But first…. Ready for fright season? Get your copy of “Ghostly Cries From Dixie,” TODAY! Kindle and paperback editions available. Click here! Pleasant dreams.
Checking my stats this evening, I noticed someone had found my site by using the search term, “how to write a ghost story.” How to write a ghost story? I’m flattered, indeed, but I’ve yet to offer any insight into writing about things that go bump in the night. Until now.
What is a ghost story? A story involving a character(s) of a ghostly, paranormal nature? A story about a ghost that swipes cookies from the kitchen, wakes you up, and sucks all the energy from your body while regurgitating said cookies? Could a ghost story be a journalistic approach to solving, or trying to explain, a haunting? I suppose it could be any of the above, but I deal only with the latter, the journalistic approach. Neither a believer nor a skeptic, my unbiased approach to a haunting entails digging up lots of information (records), analyzing the information to separate fact from hocus-pocus, and presenting my findings–anything factual or noteworthy–to my readers.
Assuming I’ve completed a five-day trip to a haunted location 1000 miles away, and analyzed my findings, the example below is how I write the story. The example is NOT a perfect (edited) story. It flowed from the top of my head to my fingers, and then to my keyboard, as I thought it up. The example is based on a historic hurricane, but I know neither the date nor the particulars–I only know it happened at one of my favorite places. I borrowed the example’s main character from my book, Ghostly Cries From Dixie, changing her name from Marie LaVeau to Madame Treme’. Without further ado, here’s how I write a ghost story.
The Intro sometimes includes a ghostly hint before transitioning into the main story. By “story,” I mean the story of a real-life tragedy that caused the haunting. Here is an intro with a hint:
For years, people have heard the thunder of Voodoo drums and seen scantily-dressed characters dancing along the shore of Lake Pontchartrain. The eerie thumps and fervent apparitions fade into the early morning fog when approached, leaving witnesses terrified and searching for answers.
Other times, the intro goes straight into the story (no intro):
For over fifty years, Madame Treme’ led exotic Voodoo rituals involving animal sacrifices, drunken orgies, live boas along the shores of Lake Pontchartrain. These rituals would begin around 10 o’clock at night and last until daybreak.
The Tragedy (the reason for a haunting)
Ok, let’s assume we’ve done the intro and a three-page story, thus far. Now it’s time to seal the story with a tragedy:
Just before daybreak on a sweltry October morning, Madame Treme’ and her followers experienced what they thought were the gods. Thunder boomed and roared, the howling wind picked up, and lightning crackled in the usually dark sky. Weather warning systems didn’t exist in 1835; people were left to fend for themselves when they saw bad weather approaching. At night, there was no way to tell how bad an approaching front would be, until it was too late. The Voodoo ritual grew more intense as sheets of rain swept the now whitecapping lake and trees buckled. Within five minutes, a powerful hurricane changed the face of Lake Pontchartrain forever and buried Madame Treme’ and her followers in the lake’s murky depths.
The Transition (get your spook on)
Tragedy accomplished. Boo hoo. Now, let’s transition to the paranormal and create a ghost story:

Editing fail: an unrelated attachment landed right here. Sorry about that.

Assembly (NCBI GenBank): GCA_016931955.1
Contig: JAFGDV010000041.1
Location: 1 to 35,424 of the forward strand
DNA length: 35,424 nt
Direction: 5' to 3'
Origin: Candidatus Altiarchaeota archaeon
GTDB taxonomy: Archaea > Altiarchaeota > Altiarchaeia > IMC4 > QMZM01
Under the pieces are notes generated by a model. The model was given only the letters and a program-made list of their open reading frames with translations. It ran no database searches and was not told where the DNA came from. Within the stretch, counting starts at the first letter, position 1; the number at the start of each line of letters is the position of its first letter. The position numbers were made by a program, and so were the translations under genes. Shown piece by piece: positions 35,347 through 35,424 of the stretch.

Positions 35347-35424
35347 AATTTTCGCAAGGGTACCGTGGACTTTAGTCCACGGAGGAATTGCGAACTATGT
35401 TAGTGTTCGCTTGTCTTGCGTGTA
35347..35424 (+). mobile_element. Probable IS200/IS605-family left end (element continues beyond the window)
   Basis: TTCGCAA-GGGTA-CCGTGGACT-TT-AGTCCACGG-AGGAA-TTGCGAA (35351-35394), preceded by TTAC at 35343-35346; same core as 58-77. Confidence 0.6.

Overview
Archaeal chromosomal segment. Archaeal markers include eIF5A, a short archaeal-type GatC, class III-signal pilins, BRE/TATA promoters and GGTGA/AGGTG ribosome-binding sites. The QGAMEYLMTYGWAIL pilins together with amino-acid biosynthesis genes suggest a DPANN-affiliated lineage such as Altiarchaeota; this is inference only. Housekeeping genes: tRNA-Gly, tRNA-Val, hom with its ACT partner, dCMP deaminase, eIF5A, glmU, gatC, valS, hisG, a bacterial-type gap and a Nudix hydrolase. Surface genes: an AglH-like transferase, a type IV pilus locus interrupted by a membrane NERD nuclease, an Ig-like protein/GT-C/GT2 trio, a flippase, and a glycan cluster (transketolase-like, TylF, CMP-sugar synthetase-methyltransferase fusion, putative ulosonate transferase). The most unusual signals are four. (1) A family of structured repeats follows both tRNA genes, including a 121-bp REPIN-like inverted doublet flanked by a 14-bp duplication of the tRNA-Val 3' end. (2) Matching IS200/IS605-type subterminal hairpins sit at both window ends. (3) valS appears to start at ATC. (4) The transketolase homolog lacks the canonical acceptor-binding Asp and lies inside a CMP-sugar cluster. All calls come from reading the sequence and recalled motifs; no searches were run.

Long lost, but not forgotten, Madame Treme’ was the most notorious Voodoo queen in Louisiana history. Men loved her, women coveted her, and the organized clergy cursed her. She weilded sceptre over those who followed her, sacrificing to the Loa, manipulating the human psyche, and destroying those who dared to cross her. And now, almost 180 years later, Madame Treme’ still wields her sceptre, more forcefully than ever, from her watery grave!
The Evidence (why we think there’s a ghost)
Paranormal transition accomplished. Now that we’ve got our spook on, we need to provide evidence to back our claim.
Anglers frequently report seeing an older Creole woman wandering the shores of Lake Pontchartrain at daybreak. When spoken to, she smiles and quickly turns in the opposite direction, then disappears. In 1998, two college students who had camped in the woods near the lake reported hearing Voodoo drums and seeing people dressed in Voodoo attire late one night. The figures danced near the shore and wailed repeatedly. The drum’s beat grew softer over the course of five minutes, and the mysterious revelers faded into the fog.
That’s not much evidence. For a real story in a book, you will need to interview more people. Make sure to get their names and make them sign releases, too. Now we need to present possible theories:
Some say the anglers and campers were smoking crack, and they hallucinated. A local scientist says the mysterous dancing figures, which are hard to discern at night, represent concentrations of methane gas, and that the drumbeats are the rumbling of nearby towboat engines. However, most people in the hamlet of Port Manchac feel the eerie sounds and apparitions are none other than Madame Treme’ and her followers, trapped in the worst hurricane on record, and trying to complete their rituals.
Despite many oft-conflicting theories and generalizations, one thing is certain. Something is wrong, very wrong, on the shore of Lake Ponchartrain. Is it evil? Is it religious? Will it hurt you? Your children? Should you dare to find out for yourself, make sure to carry a cross and watch our back.
And finally, if you’d like to see detailed examples–REAL ghost stories–you can snag a copy of Ghostly Cries From Dixie at Amazon for only $2.99 (Winter Special).